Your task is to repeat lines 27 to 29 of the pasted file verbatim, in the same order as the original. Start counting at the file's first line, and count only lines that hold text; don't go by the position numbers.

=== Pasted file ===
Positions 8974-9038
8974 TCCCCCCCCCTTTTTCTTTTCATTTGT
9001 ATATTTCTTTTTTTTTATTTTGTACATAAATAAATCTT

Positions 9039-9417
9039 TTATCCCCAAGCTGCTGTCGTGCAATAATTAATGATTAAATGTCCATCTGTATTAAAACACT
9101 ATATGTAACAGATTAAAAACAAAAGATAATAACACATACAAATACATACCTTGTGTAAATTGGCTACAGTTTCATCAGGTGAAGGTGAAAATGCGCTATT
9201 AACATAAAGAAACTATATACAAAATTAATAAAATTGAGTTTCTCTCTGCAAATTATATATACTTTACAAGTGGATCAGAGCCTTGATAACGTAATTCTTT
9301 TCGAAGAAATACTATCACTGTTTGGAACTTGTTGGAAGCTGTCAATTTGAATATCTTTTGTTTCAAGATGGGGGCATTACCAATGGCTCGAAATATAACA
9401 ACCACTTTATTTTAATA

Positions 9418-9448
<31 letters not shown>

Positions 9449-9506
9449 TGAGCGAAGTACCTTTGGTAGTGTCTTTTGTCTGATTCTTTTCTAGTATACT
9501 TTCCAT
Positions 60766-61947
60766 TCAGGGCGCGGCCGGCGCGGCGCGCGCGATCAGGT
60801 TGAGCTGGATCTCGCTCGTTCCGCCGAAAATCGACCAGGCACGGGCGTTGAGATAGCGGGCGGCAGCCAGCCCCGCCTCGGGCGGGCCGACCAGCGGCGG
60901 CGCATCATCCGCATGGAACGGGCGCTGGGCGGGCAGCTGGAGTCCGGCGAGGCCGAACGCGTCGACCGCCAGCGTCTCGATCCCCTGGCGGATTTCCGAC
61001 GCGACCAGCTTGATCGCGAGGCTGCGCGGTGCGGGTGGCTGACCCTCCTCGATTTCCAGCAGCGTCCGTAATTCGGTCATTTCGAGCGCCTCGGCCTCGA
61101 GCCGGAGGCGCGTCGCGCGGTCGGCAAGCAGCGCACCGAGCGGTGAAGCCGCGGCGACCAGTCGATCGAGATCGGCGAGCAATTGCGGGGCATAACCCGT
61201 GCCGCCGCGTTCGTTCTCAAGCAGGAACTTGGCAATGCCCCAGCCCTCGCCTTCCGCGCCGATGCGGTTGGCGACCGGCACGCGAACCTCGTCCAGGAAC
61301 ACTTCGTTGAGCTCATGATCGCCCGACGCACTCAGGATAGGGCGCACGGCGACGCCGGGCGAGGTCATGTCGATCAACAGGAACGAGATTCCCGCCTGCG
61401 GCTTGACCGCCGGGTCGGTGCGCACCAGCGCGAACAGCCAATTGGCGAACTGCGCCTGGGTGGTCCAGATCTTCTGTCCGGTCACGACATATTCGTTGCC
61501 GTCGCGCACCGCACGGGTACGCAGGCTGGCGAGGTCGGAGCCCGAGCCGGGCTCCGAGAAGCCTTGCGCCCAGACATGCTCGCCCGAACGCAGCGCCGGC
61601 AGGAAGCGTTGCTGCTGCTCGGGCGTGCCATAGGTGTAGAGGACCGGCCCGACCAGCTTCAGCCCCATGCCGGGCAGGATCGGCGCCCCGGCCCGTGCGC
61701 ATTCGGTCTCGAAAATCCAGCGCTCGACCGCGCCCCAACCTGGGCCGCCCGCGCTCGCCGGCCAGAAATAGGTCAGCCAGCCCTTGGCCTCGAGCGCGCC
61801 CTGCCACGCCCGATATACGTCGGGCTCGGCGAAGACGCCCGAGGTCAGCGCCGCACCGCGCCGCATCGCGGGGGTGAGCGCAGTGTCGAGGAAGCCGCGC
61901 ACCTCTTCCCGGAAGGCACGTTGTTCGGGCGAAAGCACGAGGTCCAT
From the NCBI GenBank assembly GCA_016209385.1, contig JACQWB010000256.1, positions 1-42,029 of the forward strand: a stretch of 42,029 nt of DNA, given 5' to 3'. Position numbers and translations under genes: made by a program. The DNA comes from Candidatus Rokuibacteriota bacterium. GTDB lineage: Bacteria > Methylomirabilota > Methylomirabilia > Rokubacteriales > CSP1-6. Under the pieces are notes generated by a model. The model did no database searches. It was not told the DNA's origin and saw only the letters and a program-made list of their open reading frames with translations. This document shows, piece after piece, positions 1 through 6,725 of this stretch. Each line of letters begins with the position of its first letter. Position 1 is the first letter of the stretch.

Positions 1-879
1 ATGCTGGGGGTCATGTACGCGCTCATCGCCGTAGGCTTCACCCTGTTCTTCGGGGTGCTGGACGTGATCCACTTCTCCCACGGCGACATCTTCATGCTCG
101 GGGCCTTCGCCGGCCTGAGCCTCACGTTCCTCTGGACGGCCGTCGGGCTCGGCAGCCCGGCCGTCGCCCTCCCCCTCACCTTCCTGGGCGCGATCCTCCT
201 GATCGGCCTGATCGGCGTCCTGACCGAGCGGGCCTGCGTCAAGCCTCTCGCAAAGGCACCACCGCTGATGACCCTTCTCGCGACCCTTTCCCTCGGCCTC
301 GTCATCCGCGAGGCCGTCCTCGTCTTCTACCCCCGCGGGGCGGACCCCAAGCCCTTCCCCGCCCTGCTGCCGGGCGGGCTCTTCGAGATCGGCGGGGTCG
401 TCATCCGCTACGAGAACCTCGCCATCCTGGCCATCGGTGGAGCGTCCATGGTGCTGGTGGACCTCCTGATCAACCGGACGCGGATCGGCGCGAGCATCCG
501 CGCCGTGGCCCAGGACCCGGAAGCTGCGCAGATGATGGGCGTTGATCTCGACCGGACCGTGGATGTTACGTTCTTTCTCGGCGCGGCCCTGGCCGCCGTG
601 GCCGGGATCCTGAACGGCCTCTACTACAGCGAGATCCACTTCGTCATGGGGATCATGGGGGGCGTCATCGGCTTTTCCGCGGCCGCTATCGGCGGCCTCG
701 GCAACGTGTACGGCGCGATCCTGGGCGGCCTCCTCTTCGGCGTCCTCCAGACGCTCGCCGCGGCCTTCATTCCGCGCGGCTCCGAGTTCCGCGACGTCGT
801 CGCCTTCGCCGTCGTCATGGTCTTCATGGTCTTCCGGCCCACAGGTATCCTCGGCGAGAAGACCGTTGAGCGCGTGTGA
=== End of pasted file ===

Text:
61801 CTGCCACGCCCGATATACGTCGGGCTCGGCGAAGACGCCCGAGGTCAGCGCCGCACCGCGCCGCATCGCGGGGGTGAGCGCAGTGTCGAGGAAGCCGCGC
61901 ACCTCTTCCCGGAAGGCACGTTGTTCGGGCGAAAGCACGAGGTCCAT
From the NCBI GenBank assembly GCA_016209385.1, contig JACQWB010000256.1, positions 1-42,029 of the forward strand: a stretch of 42,029 nt of DNA, given 5' to 3'. Position numbers and translations under genes: made by a program. The DNA comes from Candidatus Rokuibacteriota bacterium. GTDB lineage: Bacteria > Methylomirabilota > Methylomirabilia > Rokubacteriales > CSP1-6. Under the pieces are notes generated by a model. The model did no database searches. It was not told the DNA's origin and saw only the letters and a program-made list of their open reading frames with translations. This document shows, piece after piece, positions 1 through 6,725 of this stretch. Each line of letters begins with the position of its first letter. Position 1 is the first letter of the stretch.